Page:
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"Media Conspiracies" and the Impact of Rand Paul

The opinions expressed by columnists are their own and do not necessarily represent the views of Townhall.com.

Rand Paul’s amazing meltdown in his first week as the GOP Senate nominee in Kentucky raises serious questions about media conspiracies – not because the network talking heads decided to ask him tough questions, but because they waited to pose those challenges until after he’d won his primary and the Republicans were stuck with him.

You can’t blame Rachel Maddow or George Stephanopoulos for confronting the candidate about his perplexing past statements on open housing or civil rights legislation but it’s tough to explain why they neglected these issues during Paul’s nomination fight against mainstream conservative Trey Grayson. Had prominent journalists confronted the “Tea Party Insurgent” a month earlier and had Rand Paul responded with the same sort of dodgy, incoherent, embarrassing answers he ineptly offered after his victory, it’s possible that the Republican Primary would have produced a different result, or at least proven much closer.

Rush Limbaugh

Could it be that the media establishment wanted Dr. Paul to win and treated him respectfully in order to preserve his chances of victory? For one thing, the eye doctor’s first-time candidacy offered a juicier, more exotic story-line for the political press to cover than the possible triumph of a conventional candidate like Grayson. It’s also possible that Stephanopoulos (former Clinton aide), Maddow (unabashed leftist) and the rest of the liberal-leaning press wanted to nurture Paul’s candidacy in the primary in order to strike a blow against Republican prospects in the general election, knowing that the inexperienced contender with his fringy positions and oddball associations would be easy to defeat and discredit.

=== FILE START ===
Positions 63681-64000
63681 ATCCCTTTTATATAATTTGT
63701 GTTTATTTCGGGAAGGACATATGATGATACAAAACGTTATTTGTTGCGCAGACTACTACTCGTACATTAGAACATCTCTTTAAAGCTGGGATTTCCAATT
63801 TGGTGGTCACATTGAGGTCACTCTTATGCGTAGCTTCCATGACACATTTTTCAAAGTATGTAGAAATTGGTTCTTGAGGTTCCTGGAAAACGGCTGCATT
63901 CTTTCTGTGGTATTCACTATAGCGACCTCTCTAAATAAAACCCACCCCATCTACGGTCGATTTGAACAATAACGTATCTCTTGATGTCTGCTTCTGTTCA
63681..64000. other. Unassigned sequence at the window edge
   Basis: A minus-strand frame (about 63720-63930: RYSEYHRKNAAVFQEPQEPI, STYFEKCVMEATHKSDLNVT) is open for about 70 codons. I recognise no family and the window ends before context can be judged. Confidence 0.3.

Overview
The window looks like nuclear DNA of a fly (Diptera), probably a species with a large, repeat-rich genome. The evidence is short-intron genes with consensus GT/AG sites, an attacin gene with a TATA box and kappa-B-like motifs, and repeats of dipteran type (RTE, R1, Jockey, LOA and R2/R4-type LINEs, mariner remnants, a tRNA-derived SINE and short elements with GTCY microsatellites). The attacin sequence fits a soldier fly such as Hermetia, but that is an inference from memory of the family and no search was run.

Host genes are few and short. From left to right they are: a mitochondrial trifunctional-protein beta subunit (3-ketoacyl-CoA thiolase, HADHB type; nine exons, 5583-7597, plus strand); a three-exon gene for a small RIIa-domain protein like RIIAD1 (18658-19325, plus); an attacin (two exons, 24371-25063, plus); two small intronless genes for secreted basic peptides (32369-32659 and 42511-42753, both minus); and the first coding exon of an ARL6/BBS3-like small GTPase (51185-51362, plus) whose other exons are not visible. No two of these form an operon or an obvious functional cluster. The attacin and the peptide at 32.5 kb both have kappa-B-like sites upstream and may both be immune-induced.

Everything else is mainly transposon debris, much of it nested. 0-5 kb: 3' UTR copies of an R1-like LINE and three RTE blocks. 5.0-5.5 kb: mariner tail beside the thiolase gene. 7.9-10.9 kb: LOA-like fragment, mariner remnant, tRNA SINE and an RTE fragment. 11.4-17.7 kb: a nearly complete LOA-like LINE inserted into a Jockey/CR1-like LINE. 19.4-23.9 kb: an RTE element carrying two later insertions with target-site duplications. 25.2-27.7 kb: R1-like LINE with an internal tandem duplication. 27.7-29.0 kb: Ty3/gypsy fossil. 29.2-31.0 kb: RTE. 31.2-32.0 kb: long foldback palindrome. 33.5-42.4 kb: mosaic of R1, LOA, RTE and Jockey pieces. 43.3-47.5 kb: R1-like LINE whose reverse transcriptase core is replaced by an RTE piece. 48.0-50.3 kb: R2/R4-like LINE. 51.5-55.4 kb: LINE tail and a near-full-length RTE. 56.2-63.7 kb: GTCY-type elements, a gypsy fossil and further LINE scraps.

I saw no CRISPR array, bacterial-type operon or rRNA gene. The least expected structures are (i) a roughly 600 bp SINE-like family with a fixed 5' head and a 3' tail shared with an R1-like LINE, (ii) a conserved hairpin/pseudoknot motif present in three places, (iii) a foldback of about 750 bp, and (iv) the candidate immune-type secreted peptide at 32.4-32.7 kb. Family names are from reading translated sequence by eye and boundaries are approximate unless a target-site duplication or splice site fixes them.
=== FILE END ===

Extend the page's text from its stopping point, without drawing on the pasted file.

There is simply no excuse for Dr. Paul’s appalling (or, one might say, apPauling) handling of these early confrontations with the press. The most devastating moment came at the beginning of his exchange with George Stephanopoulos when the Republican nominee responded to an aggressive question with a long deer-in-the-headlights silence, followed by the plaintive bleat: “Good morning, George, good morning, Robin. When does my honeymoon period start? I had a big victory. I thought I got a honeymoon period from you guys in the media.” The candidate then compounded his problems by canceling a scheduled appearance on Meet the Press--- only the third time in 62 years an announced guest had pulled out of an appearance (the other no-shows were Louis Farrakhan and Prince Bandar of Saudi Arabia – a cult leader and a petro-potentate.

Of course, Dr. Paul should have resisted all attempts to draw him into conversation about the Civil Rights Act of 1964. The right line would be: “The Civil Rights laws of more than 40 years ago are not an issue in this campaign. I support those laws, and appreciate their important role in bringing America closer to achieving our ideals of equal justice. As a United States Senator, I’ll make sure that this historic legislation is fairly and energetically enforced. I assume that my opponent takes the same position, so let’s talk instead on areas where we disagree. He wants government to spend more and to take more power. I know that government needs to spend less and get smaller, giving people more liberty and the right to keep more of what they earn. That’s the core issue in this campaign and any attempt to bring up settled issues from the days of my childhood is just a dishonest distraction.”